The War on Weeds

It is as innocent looking as candy, but it’s turning our suburbs into battle zones.

The War on Weeds

As a professional opinion slinger making regular appearances in your inbox, I'm all for a little 'do-as-I-say-not-as-I-do' when the opportunity presents itself. My job is to speak the truth. Not to demonstrate it. Because this isn't TikTok, and I'm no influencer, who, perhaps, looks good from a distance but up close, looks more like a cake than a person. I, on the other hand, am in the thought business, which may be hard to find on the forenamed platform.

Here in the US, as a nation (and as an internet, if we're to think bigger), we've gone to war, and we're not letting up, no matter the cost. Our common enemy has infiltrated our daily lives, and only the most diligent prevail. But the antagonist of this story is not who you may think it is.

In 1989, President George Bush, The First, hit the streets to buy drugs. Not to snort them himself but to offer them in a live television address to the nation, where he would declare war against drugs, including the quarter pound of crack cocaine he bought from an 18-year-old kid that week. Bush said, “It’s as innocent looking as candy, but it’s turning our cities into battle zones.”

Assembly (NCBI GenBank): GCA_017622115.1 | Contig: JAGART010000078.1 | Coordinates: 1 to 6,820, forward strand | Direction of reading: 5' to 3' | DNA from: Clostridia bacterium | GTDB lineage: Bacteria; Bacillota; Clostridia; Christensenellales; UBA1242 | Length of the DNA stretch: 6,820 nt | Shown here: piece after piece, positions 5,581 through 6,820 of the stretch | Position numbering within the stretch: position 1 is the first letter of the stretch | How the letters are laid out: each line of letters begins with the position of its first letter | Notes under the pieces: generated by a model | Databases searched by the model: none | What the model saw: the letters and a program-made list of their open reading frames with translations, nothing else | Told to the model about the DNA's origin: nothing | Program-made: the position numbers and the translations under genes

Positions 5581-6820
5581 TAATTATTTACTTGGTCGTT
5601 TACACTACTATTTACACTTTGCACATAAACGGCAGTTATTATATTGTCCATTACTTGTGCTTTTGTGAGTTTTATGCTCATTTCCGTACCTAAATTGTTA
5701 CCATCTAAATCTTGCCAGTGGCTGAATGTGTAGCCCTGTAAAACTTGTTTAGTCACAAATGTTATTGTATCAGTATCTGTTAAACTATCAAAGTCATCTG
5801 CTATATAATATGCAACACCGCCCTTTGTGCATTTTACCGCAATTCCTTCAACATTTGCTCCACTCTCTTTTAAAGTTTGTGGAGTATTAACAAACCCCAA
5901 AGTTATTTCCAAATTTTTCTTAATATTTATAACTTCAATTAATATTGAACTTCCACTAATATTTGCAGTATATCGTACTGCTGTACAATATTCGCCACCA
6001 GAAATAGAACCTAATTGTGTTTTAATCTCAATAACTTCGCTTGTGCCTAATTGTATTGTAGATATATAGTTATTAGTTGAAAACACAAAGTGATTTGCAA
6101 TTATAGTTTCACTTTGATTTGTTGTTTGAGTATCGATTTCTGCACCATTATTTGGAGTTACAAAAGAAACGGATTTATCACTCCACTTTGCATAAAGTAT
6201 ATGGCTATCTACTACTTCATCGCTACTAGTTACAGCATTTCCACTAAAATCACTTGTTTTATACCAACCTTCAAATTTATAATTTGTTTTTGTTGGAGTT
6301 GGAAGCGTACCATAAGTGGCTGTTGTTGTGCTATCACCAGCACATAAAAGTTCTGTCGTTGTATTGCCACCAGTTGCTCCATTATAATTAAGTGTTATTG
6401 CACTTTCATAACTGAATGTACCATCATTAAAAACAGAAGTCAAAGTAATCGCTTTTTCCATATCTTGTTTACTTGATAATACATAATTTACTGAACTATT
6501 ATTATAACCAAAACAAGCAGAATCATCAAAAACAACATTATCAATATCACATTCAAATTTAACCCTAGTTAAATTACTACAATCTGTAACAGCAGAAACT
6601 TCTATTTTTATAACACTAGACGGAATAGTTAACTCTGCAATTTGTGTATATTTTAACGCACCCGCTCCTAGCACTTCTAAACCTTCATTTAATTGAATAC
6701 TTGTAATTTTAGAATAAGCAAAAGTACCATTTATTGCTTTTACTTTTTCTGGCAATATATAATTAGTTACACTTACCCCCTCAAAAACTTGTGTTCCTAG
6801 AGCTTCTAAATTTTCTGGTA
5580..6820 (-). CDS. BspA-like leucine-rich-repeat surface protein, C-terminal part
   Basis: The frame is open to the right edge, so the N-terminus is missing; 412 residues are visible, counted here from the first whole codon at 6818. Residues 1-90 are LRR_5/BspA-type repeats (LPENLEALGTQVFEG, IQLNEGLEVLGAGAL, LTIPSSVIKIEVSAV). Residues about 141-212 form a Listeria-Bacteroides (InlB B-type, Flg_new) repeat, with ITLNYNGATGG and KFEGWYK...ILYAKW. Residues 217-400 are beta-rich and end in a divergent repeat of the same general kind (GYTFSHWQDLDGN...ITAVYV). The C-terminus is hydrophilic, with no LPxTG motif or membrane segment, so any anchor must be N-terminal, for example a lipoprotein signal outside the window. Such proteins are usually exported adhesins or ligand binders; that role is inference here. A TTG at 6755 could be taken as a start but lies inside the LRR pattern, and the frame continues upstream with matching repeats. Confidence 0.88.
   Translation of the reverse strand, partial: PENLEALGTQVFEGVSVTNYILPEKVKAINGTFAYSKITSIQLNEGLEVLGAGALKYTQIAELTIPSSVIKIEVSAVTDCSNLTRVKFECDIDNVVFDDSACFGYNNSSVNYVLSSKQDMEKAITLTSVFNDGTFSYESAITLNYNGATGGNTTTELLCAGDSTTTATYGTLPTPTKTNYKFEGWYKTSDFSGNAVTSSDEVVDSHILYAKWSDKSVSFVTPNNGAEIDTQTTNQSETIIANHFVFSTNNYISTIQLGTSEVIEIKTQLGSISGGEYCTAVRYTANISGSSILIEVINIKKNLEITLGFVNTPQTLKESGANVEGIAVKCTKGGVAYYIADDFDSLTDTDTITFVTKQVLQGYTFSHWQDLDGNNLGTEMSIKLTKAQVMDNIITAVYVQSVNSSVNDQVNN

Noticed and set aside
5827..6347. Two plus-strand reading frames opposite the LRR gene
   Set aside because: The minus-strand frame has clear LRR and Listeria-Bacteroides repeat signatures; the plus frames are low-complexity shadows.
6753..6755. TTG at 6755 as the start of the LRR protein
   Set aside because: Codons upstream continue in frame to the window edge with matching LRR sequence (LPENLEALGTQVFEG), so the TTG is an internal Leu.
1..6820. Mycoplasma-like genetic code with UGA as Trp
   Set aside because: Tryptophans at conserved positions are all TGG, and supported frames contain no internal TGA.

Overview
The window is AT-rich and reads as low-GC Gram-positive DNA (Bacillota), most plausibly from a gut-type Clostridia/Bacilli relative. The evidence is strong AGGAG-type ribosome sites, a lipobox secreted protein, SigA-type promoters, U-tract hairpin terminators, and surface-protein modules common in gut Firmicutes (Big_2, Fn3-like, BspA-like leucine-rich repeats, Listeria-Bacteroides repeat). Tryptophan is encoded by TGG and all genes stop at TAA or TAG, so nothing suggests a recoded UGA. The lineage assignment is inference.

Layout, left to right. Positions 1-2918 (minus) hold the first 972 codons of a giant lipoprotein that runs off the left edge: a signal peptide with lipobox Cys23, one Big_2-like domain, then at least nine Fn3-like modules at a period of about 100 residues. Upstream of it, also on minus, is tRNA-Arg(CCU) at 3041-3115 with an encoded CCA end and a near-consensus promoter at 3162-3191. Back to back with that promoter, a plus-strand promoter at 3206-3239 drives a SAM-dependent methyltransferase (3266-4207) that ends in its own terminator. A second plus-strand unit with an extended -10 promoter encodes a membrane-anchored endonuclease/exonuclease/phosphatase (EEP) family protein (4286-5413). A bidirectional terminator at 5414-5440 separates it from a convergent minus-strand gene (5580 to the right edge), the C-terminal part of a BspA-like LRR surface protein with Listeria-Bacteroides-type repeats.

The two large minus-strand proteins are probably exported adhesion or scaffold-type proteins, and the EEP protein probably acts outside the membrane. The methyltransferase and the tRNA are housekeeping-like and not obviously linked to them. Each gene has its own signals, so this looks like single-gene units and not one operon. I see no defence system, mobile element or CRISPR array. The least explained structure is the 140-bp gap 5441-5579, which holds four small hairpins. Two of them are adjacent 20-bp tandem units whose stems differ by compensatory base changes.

Since then, drug use has increased. Overdoses are up. Nearly 45% of federal prisoners are locked up for drug-related crimes, the largest category by far. The most ordinary of the illicit drugs, weed, is more common than Seth Rogan movies. While many agree it is safer than alcohol and, without question, safer than using a table saw, these two are legal; weed is not. About 1 in 5 adults use marijuana, at least occasionally, and most will admit it in mixed company. Compare this to the remarkably low number of adults who will admit they watch Seth Rogan movies in the same setting. The devil's lettuce is everyone else's snack, and if you're at least in the middle class, you can enjoy it with impunity.

The War on Drugs is waging, and Drugs is winning.

But these are not the weeds we need to talk about. I'm talking about the weeds we face every day on the streets. The weeds that represent a national expenditure of billions. I'm talking about weeds like clover, crabgrass, and dandelions.

The farming industry spends $20 billion to fight weeds, a trade-off to avoid a similar $20 billion cost of the loss of productivity caused by weeds if they were not killed. It's a war that seems like it is lost no matter which way it is fought. With millions of species of weeds, the war on weeds is like trying to find gum in a purse. A waste of time. Pluck one, and another is a foot tall the next day. For the efficient types, the weapon of choice for weed warfare is biological. Roundup, among the most effective options, kills weeds, not lawns.™️ It's like giving Elon Musk a spray bottle and telling him the yard is filled with Twitter logos. This poison will destroy everything, and it's highly effective.